Critical Essay On My Papa's Waltz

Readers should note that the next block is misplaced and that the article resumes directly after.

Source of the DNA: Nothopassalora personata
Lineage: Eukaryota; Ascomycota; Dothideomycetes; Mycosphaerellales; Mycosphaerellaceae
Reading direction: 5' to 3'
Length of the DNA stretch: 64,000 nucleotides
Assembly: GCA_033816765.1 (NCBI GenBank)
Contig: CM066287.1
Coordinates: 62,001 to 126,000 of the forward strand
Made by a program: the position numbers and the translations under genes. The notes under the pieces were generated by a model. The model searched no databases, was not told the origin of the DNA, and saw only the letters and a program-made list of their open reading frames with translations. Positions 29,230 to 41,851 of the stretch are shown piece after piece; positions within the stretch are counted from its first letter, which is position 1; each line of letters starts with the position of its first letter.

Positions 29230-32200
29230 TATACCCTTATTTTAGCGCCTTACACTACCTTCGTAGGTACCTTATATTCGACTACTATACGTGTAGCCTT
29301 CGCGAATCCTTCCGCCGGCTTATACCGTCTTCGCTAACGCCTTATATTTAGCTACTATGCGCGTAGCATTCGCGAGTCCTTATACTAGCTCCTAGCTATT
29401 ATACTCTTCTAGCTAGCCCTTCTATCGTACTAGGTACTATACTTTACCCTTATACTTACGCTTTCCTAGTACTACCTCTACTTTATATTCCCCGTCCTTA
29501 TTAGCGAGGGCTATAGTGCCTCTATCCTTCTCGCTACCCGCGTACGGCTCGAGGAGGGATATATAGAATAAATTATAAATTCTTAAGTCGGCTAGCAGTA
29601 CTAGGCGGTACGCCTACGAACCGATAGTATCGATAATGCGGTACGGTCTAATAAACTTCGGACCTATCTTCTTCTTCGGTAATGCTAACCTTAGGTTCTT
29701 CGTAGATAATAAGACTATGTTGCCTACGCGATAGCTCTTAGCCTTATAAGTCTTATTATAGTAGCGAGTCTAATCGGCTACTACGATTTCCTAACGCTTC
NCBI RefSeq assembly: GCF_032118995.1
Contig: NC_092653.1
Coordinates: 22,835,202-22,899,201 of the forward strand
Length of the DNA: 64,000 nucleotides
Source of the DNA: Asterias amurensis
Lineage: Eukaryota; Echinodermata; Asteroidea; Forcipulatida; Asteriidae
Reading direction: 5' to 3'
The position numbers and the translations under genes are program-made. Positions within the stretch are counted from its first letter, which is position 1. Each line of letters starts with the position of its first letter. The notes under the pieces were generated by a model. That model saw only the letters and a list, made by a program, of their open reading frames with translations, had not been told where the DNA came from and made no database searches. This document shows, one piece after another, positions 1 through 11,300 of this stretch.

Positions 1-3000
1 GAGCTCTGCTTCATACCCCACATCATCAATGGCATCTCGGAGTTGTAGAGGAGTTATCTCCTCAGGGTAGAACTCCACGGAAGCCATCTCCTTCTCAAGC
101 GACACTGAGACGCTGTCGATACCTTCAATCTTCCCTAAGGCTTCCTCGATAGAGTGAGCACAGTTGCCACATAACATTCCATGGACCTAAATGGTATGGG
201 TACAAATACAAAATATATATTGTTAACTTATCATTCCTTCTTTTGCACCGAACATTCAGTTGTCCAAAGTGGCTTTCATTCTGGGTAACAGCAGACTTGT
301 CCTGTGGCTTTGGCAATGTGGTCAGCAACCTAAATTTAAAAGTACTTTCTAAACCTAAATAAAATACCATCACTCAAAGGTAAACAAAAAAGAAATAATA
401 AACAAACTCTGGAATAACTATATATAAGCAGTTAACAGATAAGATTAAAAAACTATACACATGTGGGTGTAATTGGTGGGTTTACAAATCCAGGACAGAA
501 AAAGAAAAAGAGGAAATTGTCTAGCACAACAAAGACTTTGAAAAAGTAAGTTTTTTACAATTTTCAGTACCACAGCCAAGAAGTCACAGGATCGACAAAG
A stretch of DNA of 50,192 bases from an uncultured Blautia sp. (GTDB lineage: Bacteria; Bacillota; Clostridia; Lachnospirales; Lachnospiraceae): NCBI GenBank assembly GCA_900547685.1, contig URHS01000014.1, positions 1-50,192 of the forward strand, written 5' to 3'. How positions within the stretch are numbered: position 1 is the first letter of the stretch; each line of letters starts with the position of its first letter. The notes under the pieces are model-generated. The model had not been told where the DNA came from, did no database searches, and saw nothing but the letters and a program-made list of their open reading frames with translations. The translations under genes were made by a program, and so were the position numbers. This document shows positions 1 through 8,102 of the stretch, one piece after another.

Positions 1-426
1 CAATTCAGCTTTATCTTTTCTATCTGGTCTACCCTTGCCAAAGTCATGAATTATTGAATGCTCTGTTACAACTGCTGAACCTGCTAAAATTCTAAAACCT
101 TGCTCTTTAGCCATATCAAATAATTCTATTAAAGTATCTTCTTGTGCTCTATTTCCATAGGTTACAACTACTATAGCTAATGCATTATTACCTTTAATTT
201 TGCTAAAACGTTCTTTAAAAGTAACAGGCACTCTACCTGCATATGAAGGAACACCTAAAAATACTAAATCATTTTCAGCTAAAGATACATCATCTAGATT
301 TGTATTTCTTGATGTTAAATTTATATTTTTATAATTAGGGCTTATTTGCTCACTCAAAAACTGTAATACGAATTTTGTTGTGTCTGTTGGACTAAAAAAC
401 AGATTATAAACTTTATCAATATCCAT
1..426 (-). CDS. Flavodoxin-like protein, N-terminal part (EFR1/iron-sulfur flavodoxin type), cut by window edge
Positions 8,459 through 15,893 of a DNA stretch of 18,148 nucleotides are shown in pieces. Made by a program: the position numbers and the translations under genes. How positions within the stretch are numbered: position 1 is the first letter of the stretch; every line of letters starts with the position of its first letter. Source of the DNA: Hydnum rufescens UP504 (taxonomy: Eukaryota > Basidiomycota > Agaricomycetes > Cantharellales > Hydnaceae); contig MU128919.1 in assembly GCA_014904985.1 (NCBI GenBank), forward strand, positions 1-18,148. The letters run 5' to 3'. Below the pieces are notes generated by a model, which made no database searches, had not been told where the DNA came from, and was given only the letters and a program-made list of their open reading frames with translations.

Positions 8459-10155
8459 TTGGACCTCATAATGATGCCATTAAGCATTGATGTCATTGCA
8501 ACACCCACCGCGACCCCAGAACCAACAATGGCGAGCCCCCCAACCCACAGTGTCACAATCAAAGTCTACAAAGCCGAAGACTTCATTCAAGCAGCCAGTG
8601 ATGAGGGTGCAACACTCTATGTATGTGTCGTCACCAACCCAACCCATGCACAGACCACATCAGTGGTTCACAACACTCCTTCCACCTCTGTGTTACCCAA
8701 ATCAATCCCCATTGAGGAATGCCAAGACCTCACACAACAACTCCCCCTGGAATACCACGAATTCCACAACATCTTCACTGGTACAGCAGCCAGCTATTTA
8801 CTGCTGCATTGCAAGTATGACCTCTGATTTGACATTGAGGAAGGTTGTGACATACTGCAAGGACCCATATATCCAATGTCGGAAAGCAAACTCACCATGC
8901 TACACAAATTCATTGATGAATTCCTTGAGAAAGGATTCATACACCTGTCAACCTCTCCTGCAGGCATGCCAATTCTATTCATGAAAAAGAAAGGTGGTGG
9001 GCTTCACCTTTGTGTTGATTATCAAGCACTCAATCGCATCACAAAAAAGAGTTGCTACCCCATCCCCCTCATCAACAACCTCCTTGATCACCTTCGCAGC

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The Point is Not Terror There is much debate on whether “My Papa’s Waltz,” written by Theodore Roethke in 1948, is a child screaming out in cries of abuse or a child remembering a moment with his father. The poem goes back and forth using both positive descriptive words, “then waltz me off to bed,” and abusive descriptive words, “but I hung on like death.” The speaker of this poem is the son as he is describing an evening playing with his father after a long day of work. There are several critics that take sides to this poem but one in particular took it to the extreme. Ciardi gives examples of how the line and word usage Roethke uses conveys to as abuse. In John Ciardi book, How does a Poem Mean published in 1956, takes the meaning of this poem to the severity by saying Roethke wrote this out of terror but Ciardi lacks to understand of Roethke’s childhood, different uses and metaphors, Roethke’s relationship with his father, Otto. In his book How a Poem Means, John Ciardi illustrates Roethke’s poem as terror and the boy in the poem is so fearful of his father and abuse he receives by him. He goes into more detail by taking specific scenes out of context and turning the words around to make them sound abusive: the house is shaking, the mother is frowning, the father’s hand is scarred by violence, every misstep in the dance scrapes the father’s belt buckle painfully across the boy’s ear, and the boy’s head is being pounded by the huge hard palm. He takes a very playful gesture as romp and describes it as the boy must cling like death until he is finally dumped into bed. Ciardi still continues on this terror theory but going into further detail about the poetic structure by stating that element the boy seems scared because there is no change either in tone or in attitude. Ciardi takes it to the extreme of this poem. Ciardi forgot to remember that there

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